It must have been fate. Born eleven days apart on opposite coasts, Leo and Diane met, competed artistically, and eventually fell in love while attending Parsons School of Design, each aspiring to a life of art. After their marriage in 1957, the artists initially pursued separate careers in illustration before recognizing their strengths were collaborative in nature. In an effort to work in a particular style that they both could master, they symbiotically and seamlessly melded their personalities and styles, employing pastels, colored pencil, watercolor, acrylic, stencils, typography, woodcut, pochoir, found-object assemblage, collage, and sculpture into an entity/partnership that they came to refer to as “the artist.”
Noted Leo on the gorgeously striking complexity of their distinctive decorative realism and unconventional techniques: “People often comment on the ‘Dillon style.’ I think that someplace, the two of us made a pact with each other. We both decided that we would give up the essence of ourselves, that part that made the art each of us did our own. And I think that in doing that we opened the door to everything.”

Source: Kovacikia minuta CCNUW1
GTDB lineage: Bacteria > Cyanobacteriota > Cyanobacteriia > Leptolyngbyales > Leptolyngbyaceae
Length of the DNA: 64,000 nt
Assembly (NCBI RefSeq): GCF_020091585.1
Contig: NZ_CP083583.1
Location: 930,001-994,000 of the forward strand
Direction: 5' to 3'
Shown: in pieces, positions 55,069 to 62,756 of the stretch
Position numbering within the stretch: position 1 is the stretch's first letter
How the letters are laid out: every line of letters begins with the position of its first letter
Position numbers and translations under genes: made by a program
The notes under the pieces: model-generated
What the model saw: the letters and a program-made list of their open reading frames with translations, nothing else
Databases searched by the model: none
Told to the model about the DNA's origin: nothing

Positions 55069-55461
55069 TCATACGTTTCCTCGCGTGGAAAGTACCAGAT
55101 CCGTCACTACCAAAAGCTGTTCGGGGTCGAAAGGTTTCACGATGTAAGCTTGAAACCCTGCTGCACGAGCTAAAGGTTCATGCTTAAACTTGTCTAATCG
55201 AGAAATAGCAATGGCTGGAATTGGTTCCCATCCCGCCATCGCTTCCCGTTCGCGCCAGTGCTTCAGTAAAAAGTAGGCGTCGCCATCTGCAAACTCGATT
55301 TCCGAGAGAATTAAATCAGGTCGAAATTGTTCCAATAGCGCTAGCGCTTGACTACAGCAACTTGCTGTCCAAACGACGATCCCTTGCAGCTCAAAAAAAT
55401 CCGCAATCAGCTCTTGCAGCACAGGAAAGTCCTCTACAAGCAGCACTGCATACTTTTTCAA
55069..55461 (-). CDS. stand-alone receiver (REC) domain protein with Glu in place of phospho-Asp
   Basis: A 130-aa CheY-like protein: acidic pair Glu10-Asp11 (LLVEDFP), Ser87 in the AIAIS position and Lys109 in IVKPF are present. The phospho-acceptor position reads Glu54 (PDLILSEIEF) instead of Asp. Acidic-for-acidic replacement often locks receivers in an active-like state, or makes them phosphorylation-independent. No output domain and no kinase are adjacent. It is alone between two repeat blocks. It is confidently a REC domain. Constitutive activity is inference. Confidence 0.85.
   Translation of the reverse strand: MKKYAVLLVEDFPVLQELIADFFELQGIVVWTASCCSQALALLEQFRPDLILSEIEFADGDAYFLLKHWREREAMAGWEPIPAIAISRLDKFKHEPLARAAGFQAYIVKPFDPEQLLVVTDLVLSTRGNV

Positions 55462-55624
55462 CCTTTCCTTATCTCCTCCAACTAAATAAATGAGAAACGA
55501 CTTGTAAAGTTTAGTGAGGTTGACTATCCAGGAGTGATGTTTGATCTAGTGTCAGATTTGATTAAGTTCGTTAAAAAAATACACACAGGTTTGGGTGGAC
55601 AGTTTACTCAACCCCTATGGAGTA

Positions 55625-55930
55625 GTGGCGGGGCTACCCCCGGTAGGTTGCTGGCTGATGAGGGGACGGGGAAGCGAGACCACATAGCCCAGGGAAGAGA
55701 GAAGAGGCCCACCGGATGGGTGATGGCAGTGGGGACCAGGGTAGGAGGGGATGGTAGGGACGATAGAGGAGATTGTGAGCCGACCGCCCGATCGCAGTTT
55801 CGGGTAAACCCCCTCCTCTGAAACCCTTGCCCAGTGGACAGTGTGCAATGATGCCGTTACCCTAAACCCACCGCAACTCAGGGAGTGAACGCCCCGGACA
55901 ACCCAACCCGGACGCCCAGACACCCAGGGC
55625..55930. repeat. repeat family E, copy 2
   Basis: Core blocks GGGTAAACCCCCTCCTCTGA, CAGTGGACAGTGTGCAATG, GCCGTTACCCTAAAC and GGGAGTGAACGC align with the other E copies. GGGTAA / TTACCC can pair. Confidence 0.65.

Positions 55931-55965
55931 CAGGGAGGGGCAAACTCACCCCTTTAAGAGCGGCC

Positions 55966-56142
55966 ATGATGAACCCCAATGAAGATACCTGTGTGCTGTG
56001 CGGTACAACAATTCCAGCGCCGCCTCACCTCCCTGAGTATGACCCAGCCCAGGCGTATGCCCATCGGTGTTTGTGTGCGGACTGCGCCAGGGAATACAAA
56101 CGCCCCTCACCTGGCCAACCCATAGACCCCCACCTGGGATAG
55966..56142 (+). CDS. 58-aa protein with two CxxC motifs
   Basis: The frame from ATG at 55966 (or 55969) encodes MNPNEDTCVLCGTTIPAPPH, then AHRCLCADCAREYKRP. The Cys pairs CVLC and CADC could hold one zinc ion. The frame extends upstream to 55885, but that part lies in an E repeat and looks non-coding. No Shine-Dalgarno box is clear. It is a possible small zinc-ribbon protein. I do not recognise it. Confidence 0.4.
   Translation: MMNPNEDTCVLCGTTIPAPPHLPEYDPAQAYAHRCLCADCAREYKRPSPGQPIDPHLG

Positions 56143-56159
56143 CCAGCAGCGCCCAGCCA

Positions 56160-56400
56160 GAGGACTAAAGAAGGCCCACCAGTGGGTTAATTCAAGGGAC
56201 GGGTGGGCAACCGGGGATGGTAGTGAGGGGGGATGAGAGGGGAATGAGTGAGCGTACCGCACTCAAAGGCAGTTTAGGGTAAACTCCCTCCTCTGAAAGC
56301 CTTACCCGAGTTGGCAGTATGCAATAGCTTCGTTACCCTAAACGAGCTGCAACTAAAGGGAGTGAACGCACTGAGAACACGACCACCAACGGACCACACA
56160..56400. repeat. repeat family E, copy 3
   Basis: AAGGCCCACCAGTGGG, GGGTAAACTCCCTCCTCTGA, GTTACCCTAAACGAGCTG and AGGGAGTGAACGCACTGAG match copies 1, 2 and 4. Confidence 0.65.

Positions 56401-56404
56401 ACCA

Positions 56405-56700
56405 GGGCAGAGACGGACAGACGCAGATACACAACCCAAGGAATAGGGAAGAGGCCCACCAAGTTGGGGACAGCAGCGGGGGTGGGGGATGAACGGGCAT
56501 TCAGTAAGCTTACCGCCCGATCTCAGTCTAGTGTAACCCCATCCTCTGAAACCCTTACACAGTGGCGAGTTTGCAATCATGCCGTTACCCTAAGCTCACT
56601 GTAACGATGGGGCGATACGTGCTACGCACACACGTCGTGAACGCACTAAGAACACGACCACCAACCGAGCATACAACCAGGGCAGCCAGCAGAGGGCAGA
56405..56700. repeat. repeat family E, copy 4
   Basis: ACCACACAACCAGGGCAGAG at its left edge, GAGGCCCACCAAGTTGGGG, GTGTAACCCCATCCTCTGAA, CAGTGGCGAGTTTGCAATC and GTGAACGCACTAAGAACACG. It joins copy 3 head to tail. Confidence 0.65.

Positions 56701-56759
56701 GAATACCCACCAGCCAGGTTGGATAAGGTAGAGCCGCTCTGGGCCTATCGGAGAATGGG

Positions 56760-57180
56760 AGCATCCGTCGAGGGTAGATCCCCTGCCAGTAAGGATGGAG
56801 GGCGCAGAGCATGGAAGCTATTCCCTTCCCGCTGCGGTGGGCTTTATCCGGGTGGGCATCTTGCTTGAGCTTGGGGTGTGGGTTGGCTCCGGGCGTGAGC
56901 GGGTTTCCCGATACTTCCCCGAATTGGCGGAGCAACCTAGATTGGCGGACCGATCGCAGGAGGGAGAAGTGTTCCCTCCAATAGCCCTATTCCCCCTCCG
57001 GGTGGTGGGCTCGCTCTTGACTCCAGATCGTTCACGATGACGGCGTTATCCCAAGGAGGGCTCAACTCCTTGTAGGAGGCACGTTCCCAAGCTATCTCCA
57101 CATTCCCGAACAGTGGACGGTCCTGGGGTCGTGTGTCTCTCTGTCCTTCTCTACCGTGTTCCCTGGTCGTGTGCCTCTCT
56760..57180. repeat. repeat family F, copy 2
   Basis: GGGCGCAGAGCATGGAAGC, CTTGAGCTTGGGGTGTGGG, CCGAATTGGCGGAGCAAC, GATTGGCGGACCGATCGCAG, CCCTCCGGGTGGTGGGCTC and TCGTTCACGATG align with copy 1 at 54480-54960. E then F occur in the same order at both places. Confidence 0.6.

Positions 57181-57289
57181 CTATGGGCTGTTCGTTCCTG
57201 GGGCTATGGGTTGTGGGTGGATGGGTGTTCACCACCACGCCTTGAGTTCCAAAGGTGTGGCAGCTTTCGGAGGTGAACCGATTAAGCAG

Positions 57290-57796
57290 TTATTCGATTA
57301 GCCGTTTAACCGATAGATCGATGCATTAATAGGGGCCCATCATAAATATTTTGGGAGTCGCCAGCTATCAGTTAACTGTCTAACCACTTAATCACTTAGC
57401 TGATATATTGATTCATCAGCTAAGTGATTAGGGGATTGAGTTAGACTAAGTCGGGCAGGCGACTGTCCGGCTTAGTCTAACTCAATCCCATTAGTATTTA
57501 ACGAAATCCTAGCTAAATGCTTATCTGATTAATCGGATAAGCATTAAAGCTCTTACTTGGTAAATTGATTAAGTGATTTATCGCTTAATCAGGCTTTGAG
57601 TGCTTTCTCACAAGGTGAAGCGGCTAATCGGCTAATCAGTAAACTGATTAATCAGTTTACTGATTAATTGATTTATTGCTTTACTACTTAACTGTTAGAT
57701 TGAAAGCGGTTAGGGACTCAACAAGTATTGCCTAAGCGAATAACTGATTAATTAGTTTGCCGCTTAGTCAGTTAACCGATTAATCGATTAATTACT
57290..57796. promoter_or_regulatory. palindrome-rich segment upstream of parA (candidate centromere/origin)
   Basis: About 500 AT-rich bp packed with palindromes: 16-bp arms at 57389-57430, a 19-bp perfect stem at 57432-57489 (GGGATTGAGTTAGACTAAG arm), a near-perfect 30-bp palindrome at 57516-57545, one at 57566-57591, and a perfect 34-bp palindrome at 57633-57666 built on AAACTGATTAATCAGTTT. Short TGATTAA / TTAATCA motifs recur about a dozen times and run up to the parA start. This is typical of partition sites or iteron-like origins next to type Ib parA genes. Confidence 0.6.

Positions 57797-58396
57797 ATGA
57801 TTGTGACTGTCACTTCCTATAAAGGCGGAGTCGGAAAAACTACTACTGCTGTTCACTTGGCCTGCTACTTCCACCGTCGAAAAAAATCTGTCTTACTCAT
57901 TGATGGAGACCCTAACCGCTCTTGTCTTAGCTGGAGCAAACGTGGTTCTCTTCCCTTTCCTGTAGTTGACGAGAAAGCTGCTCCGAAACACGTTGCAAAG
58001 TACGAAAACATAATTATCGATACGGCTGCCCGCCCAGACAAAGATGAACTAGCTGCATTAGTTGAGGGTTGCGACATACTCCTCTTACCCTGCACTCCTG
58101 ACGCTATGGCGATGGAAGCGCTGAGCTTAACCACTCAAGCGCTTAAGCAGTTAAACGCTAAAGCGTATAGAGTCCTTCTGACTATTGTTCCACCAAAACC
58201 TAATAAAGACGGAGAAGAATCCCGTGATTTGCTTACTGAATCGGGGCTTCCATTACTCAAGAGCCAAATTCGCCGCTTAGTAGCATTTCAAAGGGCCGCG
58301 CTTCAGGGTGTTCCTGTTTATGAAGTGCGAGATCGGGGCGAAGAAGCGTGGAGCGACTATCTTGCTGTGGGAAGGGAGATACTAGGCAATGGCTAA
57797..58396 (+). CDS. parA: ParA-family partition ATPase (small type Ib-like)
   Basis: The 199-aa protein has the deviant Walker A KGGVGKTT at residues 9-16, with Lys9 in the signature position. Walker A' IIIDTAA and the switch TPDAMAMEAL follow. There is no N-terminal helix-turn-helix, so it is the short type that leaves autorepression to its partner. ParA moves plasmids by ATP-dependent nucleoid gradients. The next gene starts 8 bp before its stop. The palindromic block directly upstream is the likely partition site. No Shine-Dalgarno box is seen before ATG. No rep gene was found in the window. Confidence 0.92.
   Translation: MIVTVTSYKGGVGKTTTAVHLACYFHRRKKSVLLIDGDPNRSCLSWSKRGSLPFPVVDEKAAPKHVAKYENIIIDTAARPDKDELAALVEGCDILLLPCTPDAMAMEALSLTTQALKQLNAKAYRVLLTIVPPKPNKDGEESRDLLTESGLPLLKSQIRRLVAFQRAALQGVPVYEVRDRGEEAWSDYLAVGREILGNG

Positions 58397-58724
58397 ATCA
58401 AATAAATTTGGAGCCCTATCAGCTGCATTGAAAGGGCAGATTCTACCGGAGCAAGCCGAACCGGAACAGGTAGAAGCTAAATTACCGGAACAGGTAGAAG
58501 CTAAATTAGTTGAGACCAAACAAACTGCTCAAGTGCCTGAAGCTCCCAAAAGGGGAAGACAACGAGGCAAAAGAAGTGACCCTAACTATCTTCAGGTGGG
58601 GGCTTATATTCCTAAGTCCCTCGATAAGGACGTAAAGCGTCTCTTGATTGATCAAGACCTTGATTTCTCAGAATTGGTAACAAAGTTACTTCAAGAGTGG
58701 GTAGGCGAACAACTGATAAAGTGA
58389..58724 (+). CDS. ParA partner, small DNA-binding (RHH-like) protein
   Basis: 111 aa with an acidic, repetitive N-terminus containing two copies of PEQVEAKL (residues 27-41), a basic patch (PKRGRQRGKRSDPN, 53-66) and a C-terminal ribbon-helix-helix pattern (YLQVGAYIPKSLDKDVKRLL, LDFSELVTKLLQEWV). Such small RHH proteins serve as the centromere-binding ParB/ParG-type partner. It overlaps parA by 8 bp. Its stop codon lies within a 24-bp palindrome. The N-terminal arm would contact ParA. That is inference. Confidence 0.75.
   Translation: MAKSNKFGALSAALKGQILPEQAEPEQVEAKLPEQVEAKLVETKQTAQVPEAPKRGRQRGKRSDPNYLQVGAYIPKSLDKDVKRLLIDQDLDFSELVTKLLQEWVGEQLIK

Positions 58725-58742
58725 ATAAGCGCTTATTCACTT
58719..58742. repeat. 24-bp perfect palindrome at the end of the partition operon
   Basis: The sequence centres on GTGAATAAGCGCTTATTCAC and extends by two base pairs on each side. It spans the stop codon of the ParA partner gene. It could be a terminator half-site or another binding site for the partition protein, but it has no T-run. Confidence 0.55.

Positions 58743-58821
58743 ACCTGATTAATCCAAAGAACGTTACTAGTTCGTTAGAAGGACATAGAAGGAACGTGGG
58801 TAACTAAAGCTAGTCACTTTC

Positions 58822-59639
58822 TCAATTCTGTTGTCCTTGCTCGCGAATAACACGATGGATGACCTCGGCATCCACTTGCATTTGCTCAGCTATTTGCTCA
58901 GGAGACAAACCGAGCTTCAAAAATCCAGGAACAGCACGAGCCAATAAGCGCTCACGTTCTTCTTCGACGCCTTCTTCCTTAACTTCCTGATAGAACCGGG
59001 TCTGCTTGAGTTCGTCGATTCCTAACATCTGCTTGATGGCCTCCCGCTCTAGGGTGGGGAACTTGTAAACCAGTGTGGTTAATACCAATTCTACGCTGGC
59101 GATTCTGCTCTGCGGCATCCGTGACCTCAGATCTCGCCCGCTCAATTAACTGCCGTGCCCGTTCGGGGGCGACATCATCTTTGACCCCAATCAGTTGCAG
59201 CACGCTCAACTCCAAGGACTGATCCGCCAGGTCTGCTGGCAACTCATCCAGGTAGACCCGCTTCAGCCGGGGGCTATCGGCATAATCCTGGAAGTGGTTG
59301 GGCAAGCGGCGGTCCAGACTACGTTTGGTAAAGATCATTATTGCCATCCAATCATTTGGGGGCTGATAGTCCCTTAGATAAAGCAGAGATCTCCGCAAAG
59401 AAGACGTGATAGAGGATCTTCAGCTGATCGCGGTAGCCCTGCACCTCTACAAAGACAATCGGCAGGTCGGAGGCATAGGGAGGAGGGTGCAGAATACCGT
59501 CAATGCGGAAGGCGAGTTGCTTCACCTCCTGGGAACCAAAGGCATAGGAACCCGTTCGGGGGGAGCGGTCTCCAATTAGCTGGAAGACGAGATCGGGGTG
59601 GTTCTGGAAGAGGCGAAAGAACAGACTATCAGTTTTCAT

The Dillons became famous in the science fiction community for their imaginative and incredible variety of drawings and illustrations for prints, book jackets, textbooks, album covers; the books of authors such as Ray Bradbury, Garth Nix, and Isaac Asimov were all embellished with cover art revealing “the artist’s” unique vision. The Dillons were presented with the Hugo Award for Best Professional Artist in 1971, making Diane the first woman to receive the award. Outside the world of fantasy and science fiction, the Dillons became renowned for their numerous children’s picture books celebrated for illustrating stories featuring all ethnicities and cultural heritages–for which they received unprecedented back-to-back Caldecott Medals.
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